Saint Lazarus Zographos (the painter) believed that we do not live for the here and now, we live for the future. We are not content with what is, but struggle to achieve what should be and what will be. As pilgrims on this earth we look to the future. The earth is not heaven, it is the path to heaven.
This is painted in egg tempera on watercolour paper. I have based it, on another of Aidan Hart's icons of early British saints. He has done a series of similar ones to this, but I don't know if this is his own prototype or if he drew inspiration from another source. Regardless, I love his work and very often look to his corpus first when considering how to approach a subject.
This is in my icon corner at home and I noticed this morning that his right eyelid, the left as you look at it, is drooping slightly. I'll have to modify it.
This is one of the drawbacks of painting for you own prayer, you can be distracted by your own errors! Here is Aidan's:
My book, co-authored with Leila Lawler, is now out and can be ordered from the publisher Sophia Institute Press. It is called The Little Oratory - A Beginner's Guide to Praying in the Home. The claim in the title about the impact it will have, incidentally, is not my own but is taken from a review by Scott Hahn, which I give in full below (although I do hope his assessment is correct!) It is a practical program in mystagogy - the teaching of the mysteries of the Faith - that promotes a cultural renewal through a liturgical piety in the family and parish. It explains how to build a prayer corner - a 'little oratory' - as the centre of family prayer and has eight color detachable icons in standard sizes for framing, to get you started. The paintings you see in this article are from the book.
It addresses the crisis of fatherhood by explaining crucial role of fathers in family prayer. By encouraging fathers (as well as mothers!) to be an example in prayer it will help to encourage vocations for it will teach boys that prayer and worship are masculine activities as well as feminine.
As such it is a family centered, practical manual for the New Evangelisation that could be promoted by parishes or cultural centres. It explains how family prayer can be the basis for building up communities beyond the family in parishes, for example, and even the workplace.
Here is what Scott Hahn wrote about it:
'This is one of the most beautiful books I've ever seen. How I wish I'd had it when I first became a Catholic, not just for myself, as a husband and father, but for my family, too. It's a commonplace of Christian tradition to call the home a sanctuary or "domestic church," but before a home can be a church, it must become an oratory -- a place of prayer. The authors of this book know that there are many obstacles, and they show us how to overcome them. This book is inspiring yet practical, realistic yet revolutionary. If one book has the potential to transform the Catholic family (and society), this is it.'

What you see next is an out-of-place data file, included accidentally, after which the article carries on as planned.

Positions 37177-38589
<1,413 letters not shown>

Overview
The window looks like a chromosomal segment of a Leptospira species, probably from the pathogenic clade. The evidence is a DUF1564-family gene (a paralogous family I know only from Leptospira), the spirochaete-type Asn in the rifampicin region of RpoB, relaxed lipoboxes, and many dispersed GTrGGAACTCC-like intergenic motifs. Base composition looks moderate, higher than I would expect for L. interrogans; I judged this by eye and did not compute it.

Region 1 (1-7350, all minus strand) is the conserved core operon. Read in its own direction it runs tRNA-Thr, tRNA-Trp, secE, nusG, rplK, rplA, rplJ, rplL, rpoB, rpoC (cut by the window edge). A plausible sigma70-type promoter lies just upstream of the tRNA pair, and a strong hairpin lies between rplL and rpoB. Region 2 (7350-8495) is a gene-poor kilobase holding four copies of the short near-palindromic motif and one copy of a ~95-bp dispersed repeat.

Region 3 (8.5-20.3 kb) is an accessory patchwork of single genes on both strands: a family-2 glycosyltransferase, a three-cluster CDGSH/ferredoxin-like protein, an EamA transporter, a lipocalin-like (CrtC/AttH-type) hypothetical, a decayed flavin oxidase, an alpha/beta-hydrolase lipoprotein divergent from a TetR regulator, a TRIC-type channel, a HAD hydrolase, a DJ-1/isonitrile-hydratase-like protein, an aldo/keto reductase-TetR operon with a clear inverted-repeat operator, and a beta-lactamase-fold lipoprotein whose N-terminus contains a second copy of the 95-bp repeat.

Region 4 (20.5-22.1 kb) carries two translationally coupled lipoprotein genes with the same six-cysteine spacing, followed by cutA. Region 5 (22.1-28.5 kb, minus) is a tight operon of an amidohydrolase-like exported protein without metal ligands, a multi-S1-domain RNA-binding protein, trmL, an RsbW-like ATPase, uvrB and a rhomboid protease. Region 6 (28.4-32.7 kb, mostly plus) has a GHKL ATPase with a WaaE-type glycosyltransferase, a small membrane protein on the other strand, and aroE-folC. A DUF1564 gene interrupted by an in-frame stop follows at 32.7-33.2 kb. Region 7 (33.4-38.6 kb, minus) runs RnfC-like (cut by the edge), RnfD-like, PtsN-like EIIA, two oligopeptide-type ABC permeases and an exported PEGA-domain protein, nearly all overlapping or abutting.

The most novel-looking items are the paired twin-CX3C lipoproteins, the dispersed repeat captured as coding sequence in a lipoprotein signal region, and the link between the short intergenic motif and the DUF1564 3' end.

It adapts for the family the traditional spirituality of artists that forms the person in humility so that they are open to inspiration and it engenders creativity. In addition it describes the practical aspects of an education in beauty based upon the traditional education of artists and how this can be applied at any level. It could be introduced, for example, into homeschooling groups, at a college level (I have been doing this in my Way of Beauty class) or even the basis of an MFA. The Sophia Institute Press site here  includes downloadable high resolution prints of the icons in the book and numerous line drawings for coloring and for copying to help teach children how to draw (scroll down to the bottom of the page and you'll find the link). This really is useful at all levels - I teach adults in my classes using these same images.
In addition it explains: • Why the Liturgy of the Hours is important and how it can make your family holy • How to sing your prayers even if you think you're tone deaf or timid • How to pray the Rosary with children—and keep the rowdiest of them calm and reverent • The active role children can play in the prayer life of the family and how to raise the cultural sensibilities of your children so they are more sensitive to divine beauty. • What to do when only one parent takes the spiritual life seriously • How to overcome the feeling that you’re too busy to pray • Practical ways to extend the liturgical life into your workplace